You know what CalPERS is, right? The California Public Employees' Retirement System manages pension and health benefits for about 1.6 million public employees, retirees, and families in the Golden State. Even if you live in Davenport, Iowa, you may have heard of CalPERS, just because it's so big. At the end of October last year, it peaked in value at $261 billion. Got it? Big.

Of course, as you might expect, it's a little less big now than it was last year, thanks to a little turbulence in the stock market. As of Dec. 4, it had dropped to $179 billion, down 31%. Here are some of the stocks it held as of Sept. 30:


Value of Holdings (millions)

ExxonMobil (NYSE:XOM)


Wal-Mart (NYSE:WMT)


Procter & Gamble (NYSE:PG)


Microsoft (NASDAQ:MSFT)


General Electric (NYSE:GE)




Johnson & Johnson (NYSE:JNJ)


Source: Capital IQ, a division of Standard and Poor's. Market value based on current share prices.

Still, that's considerably better than the S&P 500, which is down some 44% in the same period.

The explanation is simple: management. While some managers of companies and funds have steered their charges over cliffs, others have proven to be more prudent stewards. CalPERS, for example, uses "smoothing" mechanisms to reduce the effect on the fund of big market swings. While the market was advancing, between 2004 and 2007, the fund reserved some 14% of its assets as a hedge against a downswing.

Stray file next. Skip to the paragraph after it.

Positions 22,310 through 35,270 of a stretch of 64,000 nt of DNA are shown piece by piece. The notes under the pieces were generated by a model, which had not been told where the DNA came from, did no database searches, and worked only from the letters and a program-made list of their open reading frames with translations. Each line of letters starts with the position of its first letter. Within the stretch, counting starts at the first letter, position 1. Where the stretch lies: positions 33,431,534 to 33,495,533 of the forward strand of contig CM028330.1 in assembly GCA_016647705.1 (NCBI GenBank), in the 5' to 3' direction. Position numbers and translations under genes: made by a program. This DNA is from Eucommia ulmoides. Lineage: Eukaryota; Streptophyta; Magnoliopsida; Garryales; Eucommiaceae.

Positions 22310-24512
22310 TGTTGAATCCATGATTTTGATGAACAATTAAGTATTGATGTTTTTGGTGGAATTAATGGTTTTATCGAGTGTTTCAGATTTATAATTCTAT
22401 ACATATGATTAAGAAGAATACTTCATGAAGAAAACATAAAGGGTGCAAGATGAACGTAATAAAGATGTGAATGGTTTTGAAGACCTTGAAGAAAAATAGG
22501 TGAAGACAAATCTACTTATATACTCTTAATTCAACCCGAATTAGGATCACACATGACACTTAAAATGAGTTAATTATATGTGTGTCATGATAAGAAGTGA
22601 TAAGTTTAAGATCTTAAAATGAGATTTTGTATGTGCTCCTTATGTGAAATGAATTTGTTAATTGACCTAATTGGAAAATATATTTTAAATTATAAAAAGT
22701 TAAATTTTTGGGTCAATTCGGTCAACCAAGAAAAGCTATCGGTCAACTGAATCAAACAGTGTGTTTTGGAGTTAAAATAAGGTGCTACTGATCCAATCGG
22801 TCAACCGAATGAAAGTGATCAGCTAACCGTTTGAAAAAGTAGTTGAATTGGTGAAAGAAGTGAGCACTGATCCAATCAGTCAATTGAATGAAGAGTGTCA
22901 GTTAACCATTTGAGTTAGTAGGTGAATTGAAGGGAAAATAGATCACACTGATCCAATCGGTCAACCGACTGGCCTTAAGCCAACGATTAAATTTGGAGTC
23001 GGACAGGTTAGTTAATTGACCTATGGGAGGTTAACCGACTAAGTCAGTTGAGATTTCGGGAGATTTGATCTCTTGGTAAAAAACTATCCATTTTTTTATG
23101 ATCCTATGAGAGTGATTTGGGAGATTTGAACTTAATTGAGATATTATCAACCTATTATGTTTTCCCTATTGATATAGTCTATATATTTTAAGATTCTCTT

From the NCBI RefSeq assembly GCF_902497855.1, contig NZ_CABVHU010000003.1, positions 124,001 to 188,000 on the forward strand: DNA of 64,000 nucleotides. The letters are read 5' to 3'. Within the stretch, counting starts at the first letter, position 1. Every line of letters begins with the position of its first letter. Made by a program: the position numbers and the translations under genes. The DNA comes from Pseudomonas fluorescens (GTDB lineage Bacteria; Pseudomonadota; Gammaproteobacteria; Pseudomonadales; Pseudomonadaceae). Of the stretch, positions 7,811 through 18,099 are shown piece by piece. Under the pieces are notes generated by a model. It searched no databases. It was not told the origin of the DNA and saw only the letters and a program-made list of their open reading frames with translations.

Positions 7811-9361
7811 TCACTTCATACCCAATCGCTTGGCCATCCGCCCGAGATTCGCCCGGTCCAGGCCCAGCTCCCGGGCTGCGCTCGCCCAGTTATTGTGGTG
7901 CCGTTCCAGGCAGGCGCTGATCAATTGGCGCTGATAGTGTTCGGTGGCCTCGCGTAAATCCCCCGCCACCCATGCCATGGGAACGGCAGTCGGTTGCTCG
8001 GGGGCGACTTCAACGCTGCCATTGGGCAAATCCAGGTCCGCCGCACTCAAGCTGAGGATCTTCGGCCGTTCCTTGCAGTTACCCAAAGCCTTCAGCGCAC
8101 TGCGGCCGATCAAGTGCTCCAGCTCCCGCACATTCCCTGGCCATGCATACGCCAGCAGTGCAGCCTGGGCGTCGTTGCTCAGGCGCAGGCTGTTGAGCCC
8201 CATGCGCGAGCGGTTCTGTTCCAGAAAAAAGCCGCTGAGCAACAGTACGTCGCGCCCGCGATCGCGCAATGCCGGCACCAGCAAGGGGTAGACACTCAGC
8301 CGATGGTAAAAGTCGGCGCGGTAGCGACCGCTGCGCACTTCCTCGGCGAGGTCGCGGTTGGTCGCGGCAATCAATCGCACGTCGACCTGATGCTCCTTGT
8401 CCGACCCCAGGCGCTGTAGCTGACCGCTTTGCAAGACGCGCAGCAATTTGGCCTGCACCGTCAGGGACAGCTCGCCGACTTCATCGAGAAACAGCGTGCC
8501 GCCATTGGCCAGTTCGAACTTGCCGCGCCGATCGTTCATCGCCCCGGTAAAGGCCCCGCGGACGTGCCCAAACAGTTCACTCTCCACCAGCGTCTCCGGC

I liked what I read of comments from CalPERS staffers. Rob Feckner, president of the CalPERS board, noted, "Our job is to make sure we protect the system and the funds that are there for the pensioners." If only more CEOs had such an outlook! They might then not have taken some of the risky chances they took, some of which wiped out companies like Lehman Brothers.

California's state teachers' retirement system, CalSTRS, has been similarly managed, with its spokesperson, Sherry Reser, explaining, "As a patient, long-term investor, we're built to make it through these ups and downs. We're a forever investor. There is going to be a recovery; we've done this before."

That should be how we think about our own investments. We should always be taking a long-term view, since no one can know what will happen in the short run. We should also brace ourselves for occasional downturns. And if we've accumulated some cash with which to take advantage of rare opportunities, all the better. (My colleague Tim Hanson has called today's market the best opportunity in 35 years!)

This article represents the opinion of the writer, who may disagree with the “official” recommendation position of a Motley Fool premium advisory service. We’re motley! Questioning an investing thesis -- even one of our own -- helps us all think critically about investing and make decisions that help us become smarter, happier, and richer.